Wednesday, January 13, 2010

The Huntington's less than perfect pitch

Last night I received a call from a very pleasant young woman representing Boston's Huntington Theatre Company. She noted that I'd attended a performance of Fences and asked what I thought. I told her I really enjoyed it.

She said that was great and then proceeded to inform me that the production was going to Broadway, with only one cast change as far as she knew - the addition of Denzel Washington. She encouraged me to try and see the play again in New York.

Then she started to make a pitch for a donation. (Not to finance the "Broadway transfer," which would have been cool, but for the Huntington's very worthy education program.)

I once spent a couple of months selling subscriptions to The Boston Globe over the phone. (Not very successfully, I might add.) I know how hard it is, so I don't blame this person. Maybe she works on commission and isn't a theatre fan and doesn't even live in Massachusetts.

But I haven't seen the Huntington mentioned in association with the Broadway revival that begins previews April 14 at the Cort Theatre. As far as I know, this isn't a transfer but an entirely separate production with different producers and cast, headed by Washington and Viola Davis.

Maybe there's some connection I don't know about but as far as I can tell, the only thing the Boston and New York Fences have in common is that it's the same play and the same director, Kenny Leon.

What bothers me is that the same thing happened the last time I got a call from the Huntington, just a few months ago. The young woman on the phone tried to tell me that Becky Shaw, which the theatre is presenting in the spring, was a Broadway play. I know it's an off-Broadway play.

Now, I love the Huntington. I've seen several shows there and I've enjoyed each one of them and I'll definitely go again.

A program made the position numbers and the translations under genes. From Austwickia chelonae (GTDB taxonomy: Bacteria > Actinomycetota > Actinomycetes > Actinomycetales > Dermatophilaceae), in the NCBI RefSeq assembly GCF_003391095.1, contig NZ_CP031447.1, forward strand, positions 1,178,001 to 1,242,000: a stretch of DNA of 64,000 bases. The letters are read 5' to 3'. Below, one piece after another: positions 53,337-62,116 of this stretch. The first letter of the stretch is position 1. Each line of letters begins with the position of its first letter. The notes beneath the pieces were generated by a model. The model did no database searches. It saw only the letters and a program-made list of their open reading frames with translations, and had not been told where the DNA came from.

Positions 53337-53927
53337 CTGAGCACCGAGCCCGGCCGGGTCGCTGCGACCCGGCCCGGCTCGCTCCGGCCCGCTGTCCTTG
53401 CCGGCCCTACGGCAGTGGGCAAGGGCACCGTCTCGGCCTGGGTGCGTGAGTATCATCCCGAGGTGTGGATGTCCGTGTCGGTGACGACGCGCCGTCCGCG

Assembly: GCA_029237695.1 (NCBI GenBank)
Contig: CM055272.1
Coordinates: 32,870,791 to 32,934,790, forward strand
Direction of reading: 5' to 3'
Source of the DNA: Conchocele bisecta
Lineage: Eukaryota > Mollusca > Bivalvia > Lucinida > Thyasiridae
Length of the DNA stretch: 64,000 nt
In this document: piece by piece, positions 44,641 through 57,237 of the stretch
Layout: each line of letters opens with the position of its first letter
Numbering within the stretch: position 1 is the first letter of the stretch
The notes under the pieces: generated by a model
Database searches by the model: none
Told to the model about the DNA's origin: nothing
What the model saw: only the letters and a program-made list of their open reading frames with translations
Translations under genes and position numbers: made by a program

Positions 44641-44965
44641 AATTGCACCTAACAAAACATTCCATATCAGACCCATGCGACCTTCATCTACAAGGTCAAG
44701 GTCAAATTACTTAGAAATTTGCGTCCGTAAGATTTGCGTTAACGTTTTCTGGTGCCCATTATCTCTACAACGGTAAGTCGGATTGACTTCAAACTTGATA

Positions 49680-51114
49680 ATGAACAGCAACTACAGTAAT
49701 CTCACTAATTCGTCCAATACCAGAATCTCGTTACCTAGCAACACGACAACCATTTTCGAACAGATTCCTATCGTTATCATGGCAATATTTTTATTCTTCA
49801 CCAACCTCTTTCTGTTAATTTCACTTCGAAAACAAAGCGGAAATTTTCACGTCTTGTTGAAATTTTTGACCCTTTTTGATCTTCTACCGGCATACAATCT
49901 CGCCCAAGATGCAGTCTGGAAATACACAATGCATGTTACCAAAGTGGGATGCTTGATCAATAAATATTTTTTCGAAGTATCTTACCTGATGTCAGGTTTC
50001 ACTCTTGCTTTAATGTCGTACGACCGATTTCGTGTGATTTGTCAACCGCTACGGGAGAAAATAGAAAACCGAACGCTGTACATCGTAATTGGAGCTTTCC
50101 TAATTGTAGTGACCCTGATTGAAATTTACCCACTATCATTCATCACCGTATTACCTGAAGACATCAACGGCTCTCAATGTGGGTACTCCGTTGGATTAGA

I know nonprofits are hurting and it's difficult to raise money. Broadway sounds better than off Broadway and Denzel Washington sounds more impressive than John Beasley (who actually was very impressive at the Huntington in the role Washington will be playing.)

But this is getting annoying.

So here's a some advice for any theatre company that might call me in the future: if you want me to consider donating money or becoming a season subscriber, please be honest when you make your pitch. Because I was not born yesterday.

The sad thing is, the Huntington does great work. It doesn't need to embellish its record.


Bob said...

That's nearly unethical. Wow. Did you call her out on it?

Esther said...

I didn't. I figure she was reading from a script, was probably working for a company hired by the Huntington and had no idea what she was talking about. Plus it was 7 o'clock at night and I'd just gotten home and I didn't feel like getting into an argument.

I do wonder how many other theatre companies try stuff like this on unsuspecting patrons who don't follow things as closely as I do.

Rebecca Curtiss, communications manager said...

Esther, I'm sorry to hear about your experience with one of our a member of our telesales department last evening. I can assure you that misinformation (in this case, the Huntington's relationship with the Broadway production of Fences) is NOT included in the scripts from which our callers work. I think, rather, you spoke with someone who was a bit over-enthusiastic. (We're all excited about Kenny Leon's upcoming project, particularly since he's stopping in Boston before the Broadway rehearsals begin to helm our production of Stick Fly.) I'm glad we learned of your experience. We're discussing it with the callers this evening. Thanks for your continued support of the Huntington. Hope to see you at All My Sons.

Esther said...

Hi Rebecca,

Thank-you for the reply. I understand that the person who called me might have been a little over eager. I know how much the Huntington values its relationship with Kenny Leon and its history of producing August Wilson's plays.

Like I said, I've enjoyed everything I've seen at the Huntington. I'm not sure I'll be able to see All My Sons but I definitely will be back for another visit!

Anonymous said...

Hi Esther,

I'm glad someone at the Huntington saw your comment and let you know. I have always enjoyed the shows I've seen there, and although I seldom go anymore because I have trouble driving at night back to New Hampshire, I would like them to continue. I hope they use this experience to strengthen their efforts to reach people, and to realize that those of us who attend theater regularly, for maybe over 50 years aren't so easily fooled.


Esther said...

Hi Kathy, thanks for the comment! Btw, I take the bus from Providence to Boston. I don't know if that's an option for you but it would be a way to get around driving.